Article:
Find out more about the work of the Network for a Free Society here.
Committee Member Anne Cremin did a sterling job this evening, representing the Society at the Oxford Forum Debate. Speaking in opposition to the motion, Anne argued that it is not fair for the lowest paid to fund free education through taxes for the benefit of those who will go on to earn much high wages as graduates. She also made the point that opponents of tuition fees support unfair alternatives, such as the graduate tax.
Guy Butler, the Oxford Forum President, said ” While there was no formal adjudication or audience result it seemed pretty clear that the majority of the audience sympathised with the opposition.”
Well done Anne for winning them over!
Many thanks to everyone who came this evening for a very successful event with our guest speaker Christopher Snowdon, the Institute of Economic Affairs’s Director of Lifestyle Economics. Christopher’s talk on sugar taxes, their ineffectualness and their causing most harm to the poorest promoted some very interesting questions and further discussion and debate over drinks afterwards.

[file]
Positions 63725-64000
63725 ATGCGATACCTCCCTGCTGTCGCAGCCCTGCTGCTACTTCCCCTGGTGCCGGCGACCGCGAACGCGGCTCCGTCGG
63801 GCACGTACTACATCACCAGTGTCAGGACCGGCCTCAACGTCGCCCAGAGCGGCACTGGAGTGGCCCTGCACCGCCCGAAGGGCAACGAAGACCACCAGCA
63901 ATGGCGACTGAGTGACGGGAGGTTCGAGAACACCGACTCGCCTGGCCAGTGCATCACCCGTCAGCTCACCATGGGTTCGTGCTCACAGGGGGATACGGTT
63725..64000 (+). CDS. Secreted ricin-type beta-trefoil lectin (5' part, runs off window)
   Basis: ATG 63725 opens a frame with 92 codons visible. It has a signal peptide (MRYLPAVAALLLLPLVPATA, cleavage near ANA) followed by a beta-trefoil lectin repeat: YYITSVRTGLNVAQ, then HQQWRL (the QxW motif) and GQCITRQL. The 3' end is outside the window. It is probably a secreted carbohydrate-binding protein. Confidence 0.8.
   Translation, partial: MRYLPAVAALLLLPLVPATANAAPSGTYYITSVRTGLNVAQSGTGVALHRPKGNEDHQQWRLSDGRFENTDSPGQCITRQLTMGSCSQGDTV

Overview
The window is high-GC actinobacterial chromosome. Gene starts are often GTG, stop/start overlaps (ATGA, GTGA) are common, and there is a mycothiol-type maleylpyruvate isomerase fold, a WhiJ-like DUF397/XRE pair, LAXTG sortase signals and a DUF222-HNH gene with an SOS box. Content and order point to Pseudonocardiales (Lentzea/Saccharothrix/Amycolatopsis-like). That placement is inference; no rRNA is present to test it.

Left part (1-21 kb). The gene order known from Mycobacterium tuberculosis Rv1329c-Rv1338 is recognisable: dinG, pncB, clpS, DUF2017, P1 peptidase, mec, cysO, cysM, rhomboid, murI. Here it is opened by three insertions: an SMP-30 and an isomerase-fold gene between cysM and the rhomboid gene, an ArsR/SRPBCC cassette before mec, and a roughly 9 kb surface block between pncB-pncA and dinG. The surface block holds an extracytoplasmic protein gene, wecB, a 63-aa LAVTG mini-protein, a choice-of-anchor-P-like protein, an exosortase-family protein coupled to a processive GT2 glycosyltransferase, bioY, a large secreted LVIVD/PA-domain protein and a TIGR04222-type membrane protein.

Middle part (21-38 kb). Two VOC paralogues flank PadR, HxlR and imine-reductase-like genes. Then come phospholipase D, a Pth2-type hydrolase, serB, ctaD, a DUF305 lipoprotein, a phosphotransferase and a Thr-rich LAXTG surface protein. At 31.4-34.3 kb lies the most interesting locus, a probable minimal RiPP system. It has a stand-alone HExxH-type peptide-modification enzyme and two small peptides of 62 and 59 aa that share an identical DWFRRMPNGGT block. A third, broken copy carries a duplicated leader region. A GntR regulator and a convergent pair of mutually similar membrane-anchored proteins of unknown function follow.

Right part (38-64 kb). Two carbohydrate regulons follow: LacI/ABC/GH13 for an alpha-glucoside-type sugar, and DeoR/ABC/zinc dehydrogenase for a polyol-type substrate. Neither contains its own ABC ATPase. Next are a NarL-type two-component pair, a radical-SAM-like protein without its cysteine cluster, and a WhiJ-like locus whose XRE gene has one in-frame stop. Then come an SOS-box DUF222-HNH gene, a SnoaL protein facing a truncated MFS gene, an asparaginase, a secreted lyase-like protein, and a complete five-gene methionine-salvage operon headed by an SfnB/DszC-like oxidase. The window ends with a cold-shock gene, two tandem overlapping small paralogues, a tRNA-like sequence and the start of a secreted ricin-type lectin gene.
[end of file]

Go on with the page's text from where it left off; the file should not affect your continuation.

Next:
You can read Christopher’s report on sugar taxes, jointly written with Rob Lyons, which was distributed this evening, here.
The Oxford Hayek Society wish to thank two Committee Members who are stepping down at the end of this term for all their hard work.
Our thanks go to Wojciech Woźnicki, who has been most valued for his support in booking meeting venues, and to Sammy Jordan, whose thorough work supporting financial matters has been fundamental to securing the Society’s future.